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PM Borissov Denies Spanish Daily's Allegations Linking Him to Barcelona House, Money Laundering

Talking to Bulgarian reporters in Brussels on Friday, Prime Minister Boyko Borissov denied allegations linking him to a house in Barcelona and money laundering published in the Barcelona-based El Periodico daily. The article was discussed in the Bulgarian Parliament on the same day, and the Interior Minister said the Bulgarian authorities had not been notified of an investigation.

El Periodico said that the Catalan police and the anti-corruption prosecution office in Madrid are investigating a potential involvement of Bulgarian Prime Minister Borissov in international money laundering, with Barcelona as the final destination. The investigation was launched after the Catalan police found "indications of truth" in an alert submitted by the Bulgarian civil association BOEC in March 2019. The subject of the active investigation is Bulgarian former model Borislava Yovcheva, found to be living in a luxury house in Barcelona registered with one out of two companies that have received over five million euro since 2013 from natural persons outside of Spain. A potential connection between Yovcheva and Borissov is under scrutiny, El Periodico wrote. The Spanish newspaper sent an enquiry about the case to Borissov's cabinet on February 13 but did not receive a reply.

Borissov commented: "I'll say for the hundredth time that I have neither a house nor properties there. I last went there when I was [Sofia] mayor, maybe 15 years ago. It is not my money, I have nothing to do with those companies. I have not met the people mentioned for 10, 15 or 20 years. So far no office, authority, prosecution office or police service has contacted me to ask if this is true."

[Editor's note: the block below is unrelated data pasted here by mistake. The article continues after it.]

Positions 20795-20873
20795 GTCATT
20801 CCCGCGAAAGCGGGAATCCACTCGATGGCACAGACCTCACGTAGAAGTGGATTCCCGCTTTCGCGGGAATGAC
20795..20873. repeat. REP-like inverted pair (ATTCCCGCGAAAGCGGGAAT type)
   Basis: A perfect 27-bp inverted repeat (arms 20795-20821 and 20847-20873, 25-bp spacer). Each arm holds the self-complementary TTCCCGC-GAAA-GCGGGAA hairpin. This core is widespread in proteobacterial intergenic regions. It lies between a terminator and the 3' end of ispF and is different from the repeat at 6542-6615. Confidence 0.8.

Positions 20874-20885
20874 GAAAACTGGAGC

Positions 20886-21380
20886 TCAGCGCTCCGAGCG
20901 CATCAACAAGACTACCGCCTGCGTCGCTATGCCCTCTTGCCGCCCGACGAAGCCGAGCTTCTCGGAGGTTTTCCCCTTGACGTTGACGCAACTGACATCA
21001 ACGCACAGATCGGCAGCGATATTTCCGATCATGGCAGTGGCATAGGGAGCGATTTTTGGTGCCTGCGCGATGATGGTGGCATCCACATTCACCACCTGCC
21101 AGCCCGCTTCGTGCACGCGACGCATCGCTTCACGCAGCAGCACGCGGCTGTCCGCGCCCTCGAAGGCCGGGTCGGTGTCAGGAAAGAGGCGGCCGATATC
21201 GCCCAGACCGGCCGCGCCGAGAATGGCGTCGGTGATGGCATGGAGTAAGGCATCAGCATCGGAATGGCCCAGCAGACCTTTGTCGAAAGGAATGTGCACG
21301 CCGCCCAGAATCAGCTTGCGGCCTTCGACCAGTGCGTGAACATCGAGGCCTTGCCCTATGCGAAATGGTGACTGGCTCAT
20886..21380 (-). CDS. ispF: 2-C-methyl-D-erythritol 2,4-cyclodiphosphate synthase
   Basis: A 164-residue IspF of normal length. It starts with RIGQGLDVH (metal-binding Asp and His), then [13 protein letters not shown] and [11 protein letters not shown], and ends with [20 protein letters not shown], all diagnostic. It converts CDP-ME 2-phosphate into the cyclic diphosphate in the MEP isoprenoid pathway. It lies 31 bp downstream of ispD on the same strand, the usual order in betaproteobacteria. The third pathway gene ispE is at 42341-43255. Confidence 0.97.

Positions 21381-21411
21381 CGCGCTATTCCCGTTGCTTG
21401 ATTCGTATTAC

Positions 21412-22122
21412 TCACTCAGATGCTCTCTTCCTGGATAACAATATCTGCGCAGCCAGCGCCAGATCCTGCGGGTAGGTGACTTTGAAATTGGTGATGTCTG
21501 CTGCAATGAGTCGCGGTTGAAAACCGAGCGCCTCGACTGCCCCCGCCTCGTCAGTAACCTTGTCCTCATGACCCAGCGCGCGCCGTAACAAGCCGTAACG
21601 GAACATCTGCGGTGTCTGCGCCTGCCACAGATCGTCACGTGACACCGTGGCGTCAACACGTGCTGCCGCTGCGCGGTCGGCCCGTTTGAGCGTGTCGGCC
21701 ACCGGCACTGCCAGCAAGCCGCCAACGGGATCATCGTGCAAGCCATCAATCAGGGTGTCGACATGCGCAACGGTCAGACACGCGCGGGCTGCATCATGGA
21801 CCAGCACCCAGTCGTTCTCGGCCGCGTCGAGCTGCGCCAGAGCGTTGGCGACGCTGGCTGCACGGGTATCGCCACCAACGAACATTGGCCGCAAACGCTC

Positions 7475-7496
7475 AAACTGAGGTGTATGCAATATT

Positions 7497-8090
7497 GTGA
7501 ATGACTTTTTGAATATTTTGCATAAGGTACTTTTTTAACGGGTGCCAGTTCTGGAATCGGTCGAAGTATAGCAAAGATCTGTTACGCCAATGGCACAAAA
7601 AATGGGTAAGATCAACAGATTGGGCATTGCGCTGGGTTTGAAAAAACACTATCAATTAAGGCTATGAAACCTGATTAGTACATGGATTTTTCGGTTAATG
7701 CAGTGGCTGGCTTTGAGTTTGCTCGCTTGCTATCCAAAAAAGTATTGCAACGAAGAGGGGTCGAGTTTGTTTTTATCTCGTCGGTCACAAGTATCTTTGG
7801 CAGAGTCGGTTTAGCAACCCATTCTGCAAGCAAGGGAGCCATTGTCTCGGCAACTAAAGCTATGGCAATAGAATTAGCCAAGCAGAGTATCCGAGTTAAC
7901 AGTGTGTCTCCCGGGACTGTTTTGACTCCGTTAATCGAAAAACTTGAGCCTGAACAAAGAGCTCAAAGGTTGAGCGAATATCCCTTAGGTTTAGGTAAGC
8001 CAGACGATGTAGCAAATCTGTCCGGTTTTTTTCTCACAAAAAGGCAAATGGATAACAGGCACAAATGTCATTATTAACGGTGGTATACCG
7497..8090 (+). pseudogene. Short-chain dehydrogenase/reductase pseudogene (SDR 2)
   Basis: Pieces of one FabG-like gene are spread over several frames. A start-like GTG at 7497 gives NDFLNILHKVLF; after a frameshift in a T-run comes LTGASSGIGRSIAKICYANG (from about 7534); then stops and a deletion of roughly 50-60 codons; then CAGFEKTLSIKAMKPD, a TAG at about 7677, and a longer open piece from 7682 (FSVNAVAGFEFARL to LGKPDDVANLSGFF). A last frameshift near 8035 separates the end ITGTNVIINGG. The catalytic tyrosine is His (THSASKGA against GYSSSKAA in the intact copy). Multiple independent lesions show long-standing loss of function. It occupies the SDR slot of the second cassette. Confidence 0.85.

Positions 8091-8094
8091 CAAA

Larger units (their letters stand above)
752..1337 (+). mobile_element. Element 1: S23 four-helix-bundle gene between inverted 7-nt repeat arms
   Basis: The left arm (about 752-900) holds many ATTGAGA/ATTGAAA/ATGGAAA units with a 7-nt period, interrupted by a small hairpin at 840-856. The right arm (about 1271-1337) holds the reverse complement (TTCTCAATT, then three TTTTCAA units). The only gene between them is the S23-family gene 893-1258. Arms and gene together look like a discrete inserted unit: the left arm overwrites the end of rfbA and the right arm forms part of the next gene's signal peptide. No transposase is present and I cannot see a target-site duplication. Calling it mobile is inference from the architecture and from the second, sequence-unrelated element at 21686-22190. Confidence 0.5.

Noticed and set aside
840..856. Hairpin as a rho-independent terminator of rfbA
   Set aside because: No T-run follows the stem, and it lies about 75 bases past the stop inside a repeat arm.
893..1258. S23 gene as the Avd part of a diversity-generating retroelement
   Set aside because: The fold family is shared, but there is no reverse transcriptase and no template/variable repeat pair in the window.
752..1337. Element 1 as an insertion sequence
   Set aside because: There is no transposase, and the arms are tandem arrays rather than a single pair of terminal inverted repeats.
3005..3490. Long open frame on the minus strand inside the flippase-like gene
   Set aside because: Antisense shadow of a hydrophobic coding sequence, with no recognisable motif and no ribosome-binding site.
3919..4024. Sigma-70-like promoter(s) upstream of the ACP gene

He said this was "an old manipulation" against him, which is dusted off each time before elections to smear him.

Borissov alluded that President Rumen Radev might have been involved in the latest fanning of the scandal. "I understand all these investigations by my work neighbour. It is said clearly who sent the alerts, which NGOs are involved."

Borissov also said he had been forewarned that the article was going to be published. It was to be serialized on four consecutive days this week, but something went wrong. The Prime Minister said the aim was things to come to a head on the day of the procession [led by President Rumen Radev in Sofia on February 19] "so that a putsch would be staged".

Borissov assumed that he was targeted by a campaign from "the East". He stressed that he was conducting a balanced foreign policy to Russia, but the expulsion of Russian diplomats and the Interpol Red Notices for certain people could be linked to the newspaper allegations. "I hope this is not the case because we have been working very actively on all projects important to the two countries," he said.

MPs of Borissov's GERB party said that they were not aware of the article and assumed that it would turn out to be fake news.

Asked if the Spanish authorities have alerted the Interior Ministry of an investigation into Borissov's financial interests, Interior Minister Mladen Marinov said: "We hold no information, no enquiries have been made via official channels."

The Catalan police, Mossos d'Esquadra, confirmed to the RFE/RL Bulgarian Service that an investigation is in progress but declined to give details, including about Borissov's possible involvement.


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